No Right for Discharge: Life in a Psychoneurological Care Home in Belarus
For several months, volunteer and photographer Kseniya Halubovich took pictures of residents and employees at the Minsk psychoneurological care home.
Psychoneurological care homes appeared in the post-Soviet countries after WWII. They were meant for those disabled veterans who could not adapt to peaceful life and were begging in the streets. Later, they also started sending people with mental disabilities there. Care homes were built in the outskirts of the cities and near villages, thus isolating those living there even more.
In 2005, the WHO adopted a declaration that provides the right for a full life for people with mental disabilities. Despite this, today the work done in the psychoneurological care homes of Russia, Ukraine, and Belarus is still aimed not at adaptation of people with special needs to independent life, but at keeping them inside the facility. Those who live in the care home rarely leave it and can’t have their own money.
In the last twenty years, the number of psychoneurological care homes in Belarus increased — there are 72 of them in the country now, with about 20 thousand residents.
Documentary photographer from Belarus. For two years, volunteered in the psychoneurological care home.
— The administration of the care home did not object against the photo project, but asked me to show them the photographs before publishing them. I didn’t have a problem with the residents either: the life there is rather dull, so a photo shoot is almost like a celebration. One of the nurse aides, however, didn’t allow me to take his pictures. He used to be a teacher, and he didn’t want his former colleagues to see the pictures and find out what he was doing for a living now.
Unfortunately, in the post-Soviet space the word ‘nurse aide’ has a connotation of disdain. We tend to think that there is nothing difficult about this job and nobody really cares who does it. Also, many care homes are near villages, where the locals have no other opportunity to earn. However, you can’t say that this job is easy: to care for people with special needs one requires patience and skills. There are no training programs for nurse aides in psychoneurological care homes in Belarus, so they have to learn at work.
A nurse aide at such a care home knows everything about the people in their care: what music they like, what size clothes they wear. They have inside jokes. Often people who come to work to a care home temporarily stay there longer. They get used to people they take care of and they feel useful.
But the longer the person works, the less sensitive they become. Young people who come to work at care homes know that they may burn out and are very afraid of it.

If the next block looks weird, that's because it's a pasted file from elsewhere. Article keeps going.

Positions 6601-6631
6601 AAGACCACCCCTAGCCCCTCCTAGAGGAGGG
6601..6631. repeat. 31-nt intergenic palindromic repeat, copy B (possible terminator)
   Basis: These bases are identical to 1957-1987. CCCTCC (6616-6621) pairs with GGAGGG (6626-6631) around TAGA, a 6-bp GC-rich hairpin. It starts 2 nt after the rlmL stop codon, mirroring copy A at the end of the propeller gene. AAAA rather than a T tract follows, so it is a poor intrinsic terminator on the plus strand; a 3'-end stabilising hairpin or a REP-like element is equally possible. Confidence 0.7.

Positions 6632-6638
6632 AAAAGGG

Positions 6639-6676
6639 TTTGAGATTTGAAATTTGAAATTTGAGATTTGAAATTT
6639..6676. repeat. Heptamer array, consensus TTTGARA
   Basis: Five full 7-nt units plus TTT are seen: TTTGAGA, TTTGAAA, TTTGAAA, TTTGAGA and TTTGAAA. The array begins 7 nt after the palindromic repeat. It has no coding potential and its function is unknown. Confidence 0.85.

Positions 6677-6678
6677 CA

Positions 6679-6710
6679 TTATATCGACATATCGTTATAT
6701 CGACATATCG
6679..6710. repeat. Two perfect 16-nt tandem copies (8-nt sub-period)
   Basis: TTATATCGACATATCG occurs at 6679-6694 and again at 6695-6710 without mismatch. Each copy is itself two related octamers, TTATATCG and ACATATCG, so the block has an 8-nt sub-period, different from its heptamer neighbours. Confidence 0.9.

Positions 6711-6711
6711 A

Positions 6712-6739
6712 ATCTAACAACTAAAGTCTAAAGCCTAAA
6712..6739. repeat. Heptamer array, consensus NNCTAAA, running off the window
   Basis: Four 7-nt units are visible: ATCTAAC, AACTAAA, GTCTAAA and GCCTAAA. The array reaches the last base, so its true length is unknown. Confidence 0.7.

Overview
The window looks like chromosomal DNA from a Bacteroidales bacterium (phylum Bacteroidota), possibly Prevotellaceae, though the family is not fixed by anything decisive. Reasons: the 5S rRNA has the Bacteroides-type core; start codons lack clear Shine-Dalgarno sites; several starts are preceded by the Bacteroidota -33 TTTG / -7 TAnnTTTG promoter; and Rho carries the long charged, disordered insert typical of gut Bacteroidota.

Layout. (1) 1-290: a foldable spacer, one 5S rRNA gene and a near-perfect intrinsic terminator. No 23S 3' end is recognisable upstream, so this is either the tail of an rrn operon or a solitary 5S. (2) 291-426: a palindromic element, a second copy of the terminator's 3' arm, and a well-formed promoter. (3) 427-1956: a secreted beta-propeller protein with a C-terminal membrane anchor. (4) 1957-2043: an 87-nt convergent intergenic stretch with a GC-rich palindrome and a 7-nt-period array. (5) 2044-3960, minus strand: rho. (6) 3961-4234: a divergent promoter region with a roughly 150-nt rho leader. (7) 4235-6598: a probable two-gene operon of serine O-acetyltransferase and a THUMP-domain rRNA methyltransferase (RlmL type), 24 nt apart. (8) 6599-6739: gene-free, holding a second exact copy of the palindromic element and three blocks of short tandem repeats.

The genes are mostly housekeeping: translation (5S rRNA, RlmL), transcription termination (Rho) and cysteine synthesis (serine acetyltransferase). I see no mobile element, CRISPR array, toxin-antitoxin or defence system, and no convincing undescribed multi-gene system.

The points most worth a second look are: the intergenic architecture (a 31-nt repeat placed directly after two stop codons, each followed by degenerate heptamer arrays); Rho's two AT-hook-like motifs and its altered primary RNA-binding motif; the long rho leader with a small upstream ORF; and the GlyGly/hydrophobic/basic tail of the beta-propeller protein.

People in the care homes are all different ages: there are the elderly with dementia and there are the young with mental and physical disabilities. Relatives can’t take care of them by themselves any longer – some don’t have the time, some are not healthy enough to do it.
It is not appropriate to call these people ‘patients’: a care home is not a hospital, but rather indeed a home for people with special needs. The medical personnel calls them ‘residents’. I named my project A Home Where People Live. Through it, I wanted to tell the audience about those who work and live in the care home.
In our culture, mental illness is a terrain of prejudice and stereotypes. Most often people with special needs are treated with disdain. One time, when I found out that an elderly mother of a daughter with Down syndrome couldn’t come to visit her daughter in the care home, I offered to take her daughter to her. She refused, because she considered her daughter’s illness ‘a shame’ for their family.
It is unpleasant to face such attitude, because people with special needs are very kind and attentive. They always remembered my birthday and were willing to share their last candy. I am still in touch with many of them on social networks and through the phone.
I made a friend there, Liuba. Liuba has Down syndrome, and she spent her entire life in a care home – first for children, and then for adults. I first met her at one of the discos they have there: Liuba danced a lot and did it beautifully. We quickly became friends. I even took her out to a rock concert and shopping. Communicating with me brought some improvements – Liuba started talking better.
Some of the residents know that they will spend the rest of their lives in a care home and it makes them sad. The others take it calmly: the most important thing is that they are fed and clothed. However, all of them would like an opportunity to earn and manage their money themselves (such an opportunity may come if the law on partial legal capability is passed). The law about shared custody would also be handy – it will allow friends of people who live in the care home take them outside for walks.
With support, most of the people in the care home could maintain a household. However, from a legal point of view all these people are incapable, that’s why they can’t even go out on the street on their own. Most of the pension that is assigned to them goes to cover their accommodation: 10% remains for personal needs, but they don’t receive this money. If you want to order something, you need to apply for it in writing, and then the administration decides whether you need it or not. This approach violates the rights of people living in a care home, and I hope this changes soon.